Twenty years of population change

Statistics about the population and components of change (births, deaths, migration) for Australia and its states and territories

Released
17/12/2020

Median age

The median age (the age at which half the population is older and half is younger) of the Australian population has increased from 35 years at 30 June 2000 to 38 years at 30 June 2020.

Tasmania had the largest increase in median age over the last 20 years, increasing from 37 years in 2000 to 42 years in 2020. Interstate migration of younger adults from Tasmania to the Australian mainland has contributed to this accelerated ageing. For further information, see Migration, Australia.

At 30 June 2020, Tasmania had the highest median age of all the states and territories (42 years), followed by South Australia (40 years). The Northern Territory had the lowest median age (34 years), followed by the Australian Capital Territory (36 years).

(a) The age at which half the population is older and half younger.

Ageing population

Like most developed countries, Australia's population is ageing as a result of sustained low fertility and increasing life expectancy. This has resulted in proportionally fewer children (under 15 years of age) in the population and a larger proportion of people aged 65 and over.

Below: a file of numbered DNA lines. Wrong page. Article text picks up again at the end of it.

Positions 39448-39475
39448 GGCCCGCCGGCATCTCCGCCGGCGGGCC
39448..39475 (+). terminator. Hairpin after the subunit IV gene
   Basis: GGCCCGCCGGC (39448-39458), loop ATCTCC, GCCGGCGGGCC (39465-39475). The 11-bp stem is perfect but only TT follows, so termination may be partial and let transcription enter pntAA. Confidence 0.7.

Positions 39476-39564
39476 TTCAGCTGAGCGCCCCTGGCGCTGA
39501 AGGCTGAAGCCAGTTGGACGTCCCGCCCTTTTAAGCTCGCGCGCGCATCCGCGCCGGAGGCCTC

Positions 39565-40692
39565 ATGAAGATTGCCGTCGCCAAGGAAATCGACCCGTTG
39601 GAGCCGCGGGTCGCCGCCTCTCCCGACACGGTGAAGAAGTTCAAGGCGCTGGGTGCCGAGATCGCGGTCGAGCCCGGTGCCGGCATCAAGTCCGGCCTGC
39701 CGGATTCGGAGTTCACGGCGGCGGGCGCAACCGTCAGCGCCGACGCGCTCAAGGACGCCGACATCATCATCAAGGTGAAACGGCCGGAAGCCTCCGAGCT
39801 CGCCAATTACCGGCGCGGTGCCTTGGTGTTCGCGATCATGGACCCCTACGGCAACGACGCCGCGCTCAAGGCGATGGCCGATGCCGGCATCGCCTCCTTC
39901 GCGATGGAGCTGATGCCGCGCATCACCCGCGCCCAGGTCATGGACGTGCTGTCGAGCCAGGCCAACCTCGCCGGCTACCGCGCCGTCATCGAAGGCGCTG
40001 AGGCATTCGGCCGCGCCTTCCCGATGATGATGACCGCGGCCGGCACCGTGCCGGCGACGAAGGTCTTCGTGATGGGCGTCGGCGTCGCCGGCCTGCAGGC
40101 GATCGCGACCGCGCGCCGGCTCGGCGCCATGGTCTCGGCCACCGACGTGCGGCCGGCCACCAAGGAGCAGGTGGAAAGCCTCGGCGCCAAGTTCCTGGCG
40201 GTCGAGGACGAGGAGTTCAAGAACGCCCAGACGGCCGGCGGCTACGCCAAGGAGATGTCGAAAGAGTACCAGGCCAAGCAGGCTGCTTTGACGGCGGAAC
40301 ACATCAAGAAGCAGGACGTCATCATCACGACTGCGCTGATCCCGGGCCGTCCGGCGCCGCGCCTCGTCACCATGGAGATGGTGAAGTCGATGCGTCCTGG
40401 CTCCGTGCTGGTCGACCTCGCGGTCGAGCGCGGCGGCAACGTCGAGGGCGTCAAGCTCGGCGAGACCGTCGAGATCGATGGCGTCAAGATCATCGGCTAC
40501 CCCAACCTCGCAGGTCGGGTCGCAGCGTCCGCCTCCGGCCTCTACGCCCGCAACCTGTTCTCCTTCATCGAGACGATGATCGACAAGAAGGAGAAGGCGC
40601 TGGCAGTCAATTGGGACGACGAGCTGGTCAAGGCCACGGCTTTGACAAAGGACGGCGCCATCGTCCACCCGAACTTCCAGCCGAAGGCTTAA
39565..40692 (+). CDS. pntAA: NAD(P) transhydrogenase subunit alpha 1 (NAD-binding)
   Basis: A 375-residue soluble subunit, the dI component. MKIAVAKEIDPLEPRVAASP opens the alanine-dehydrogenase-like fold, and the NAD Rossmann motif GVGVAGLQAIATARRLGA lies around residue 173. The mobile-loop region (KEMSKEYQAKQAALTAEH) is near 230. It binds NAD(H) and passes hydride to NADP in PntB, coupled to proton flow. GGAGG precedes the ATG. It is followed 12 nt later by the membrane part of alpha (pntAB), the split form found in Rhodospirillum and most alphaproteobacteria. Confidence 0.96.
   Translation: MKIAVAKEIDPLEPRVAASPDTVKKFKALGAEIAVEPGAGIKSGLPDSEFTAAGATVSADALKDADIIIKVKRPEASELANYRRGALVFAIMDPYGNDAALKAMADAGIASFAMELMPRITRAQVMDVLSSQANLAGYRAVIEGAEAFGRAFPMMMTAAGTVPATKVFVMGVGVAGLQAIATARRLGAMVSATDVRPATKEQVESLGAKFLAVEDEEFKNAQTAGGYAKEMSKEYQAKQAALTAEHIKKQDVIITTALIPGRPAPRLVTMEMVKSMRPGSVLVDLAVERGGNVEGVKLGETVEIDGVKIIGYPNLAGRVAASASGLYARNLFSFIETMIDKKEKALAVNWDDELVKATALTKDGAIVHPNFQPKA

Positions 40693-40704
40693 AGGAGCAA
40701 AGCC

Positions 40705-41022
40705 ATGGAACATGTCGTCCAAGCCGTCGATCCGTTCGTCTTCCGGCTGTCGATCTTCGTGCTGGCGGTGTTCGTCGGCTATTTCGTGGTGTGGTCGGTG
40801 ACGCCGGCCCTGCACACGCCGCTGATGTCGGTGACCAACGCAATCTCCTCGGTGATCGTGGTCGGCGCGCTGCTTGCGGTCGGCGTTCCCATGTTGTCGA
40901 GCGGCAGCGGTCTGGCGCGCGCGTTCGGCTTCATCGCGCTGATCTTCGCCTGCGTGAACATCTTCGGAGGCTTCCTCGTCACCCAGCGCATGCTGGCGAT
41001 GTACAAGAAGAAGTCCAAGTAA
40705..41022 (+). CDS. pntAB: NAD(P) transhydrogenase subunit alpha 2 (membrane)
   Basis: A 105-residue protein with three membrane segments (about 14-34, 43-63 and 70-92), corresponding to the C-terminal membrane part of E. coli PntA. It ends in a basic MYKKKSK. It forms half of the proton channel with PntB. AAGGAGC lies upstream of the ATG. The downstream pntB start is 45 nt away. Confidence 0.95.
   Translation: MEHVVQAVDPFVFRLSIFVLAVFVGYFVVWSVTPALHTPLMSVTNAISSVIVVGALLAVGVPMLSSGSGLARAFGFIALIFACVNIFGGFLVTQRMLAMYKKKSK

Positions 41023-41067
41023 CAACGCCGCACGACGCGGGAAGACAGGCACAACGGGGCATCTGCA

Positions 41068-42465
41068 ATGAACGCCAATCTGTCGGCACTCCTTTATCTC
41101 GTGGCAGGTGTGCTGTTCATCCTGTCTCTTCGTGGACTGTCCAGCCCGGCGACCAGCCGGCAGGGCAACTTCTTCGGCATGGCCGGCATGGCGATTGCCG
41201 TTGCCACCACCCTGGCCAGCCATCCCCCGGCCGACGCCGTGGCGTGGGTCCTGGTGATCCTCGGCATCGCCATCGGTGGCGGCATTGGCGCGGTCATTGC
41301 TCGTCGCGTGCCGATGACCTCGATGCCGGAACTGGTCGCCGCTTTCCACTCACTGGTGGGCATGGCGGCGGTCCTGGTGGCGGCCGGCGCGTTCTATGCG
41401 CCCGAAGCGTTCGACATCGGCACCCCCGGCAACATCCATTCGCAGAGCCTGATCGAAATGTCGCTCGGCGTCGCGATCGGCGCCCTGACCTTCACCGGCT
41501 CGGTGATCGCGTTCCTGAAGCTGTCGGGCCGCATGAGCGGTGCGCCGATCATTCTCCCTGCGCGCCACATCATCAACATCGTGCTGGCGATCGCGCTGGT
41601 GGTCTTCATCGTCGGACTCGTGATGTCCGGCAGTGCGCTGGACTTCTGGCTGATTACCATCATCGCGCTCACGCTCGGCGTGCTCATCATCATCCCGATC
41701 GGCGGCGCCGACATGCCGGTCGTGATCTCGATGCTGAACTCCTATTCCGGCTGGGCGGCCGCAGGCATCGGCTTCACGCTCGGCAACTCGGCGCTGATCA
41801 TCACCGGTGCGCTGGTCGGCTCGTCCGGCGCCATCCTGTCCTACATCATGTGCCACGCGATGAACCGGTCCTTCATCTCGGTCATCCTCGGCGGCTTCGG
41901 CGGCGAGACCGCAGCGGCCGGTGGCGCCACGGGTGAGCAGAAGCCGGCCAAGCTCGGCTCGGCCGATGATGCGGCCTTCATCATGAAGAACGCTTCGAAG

Children (aged 0–14 years)

In the 20 years between 2000 and 2020, the proportion of children decreased from 20.7% to 18.6% of the total population.

In the year ending 30 June 2020, the number of children increased by 0.8% (40,000 people) compared with an increase of 1.1% (49,900 people) in the previous year. Over this period, the population of 0-4 year-olds decreased by 10,700 (0.7%), 5-9 year-olds increased by 10,500 (0.6%), and those aged from 10 to 14 years increased by 40,300 (2.6%).

In the year ending 30 June 2020, the Australian Capital Territory had the largest proportional increase in the number of children (1.9%), followed by Victoria (1.1%), Western Australia (1.0%), Queensland (0.9%) and New South Wales (0.7%). The Northern Territory was the only state or territory with a proportional decrease (0.6%).

Working-age population (aged 15–64 years)

At 30 June 2000, two out of three people were aged from 15 to 64 years – usually referred to as the working-age population. This proportion increased to a high of 67.5% in 2009, before declining to 65.1% by 30 June 2020.

Over the 20 years to 30 June 2020, the working-age population grew by 31.4%, slower than the growth of the remaining population (42.2%) The slower growth in the working-ages has occurred since 2010.

Over the five years to 30 June 2020, the working-age population grew by 6.1%, compared to 11.4% for the remainder. The main contributor to the increased growth of the non-working-ages was the growth in the population aged 65 and over.

In the year ending 30 June 2020, the Australian working-age population increased by 0.8% (or 135,700 persons). During this period, the working-age population in Queensland grew by 1.2%, higher than the national growth rate. In contrast, the population of 15-64 year-olds declined in the Northern Territory by 0.7%.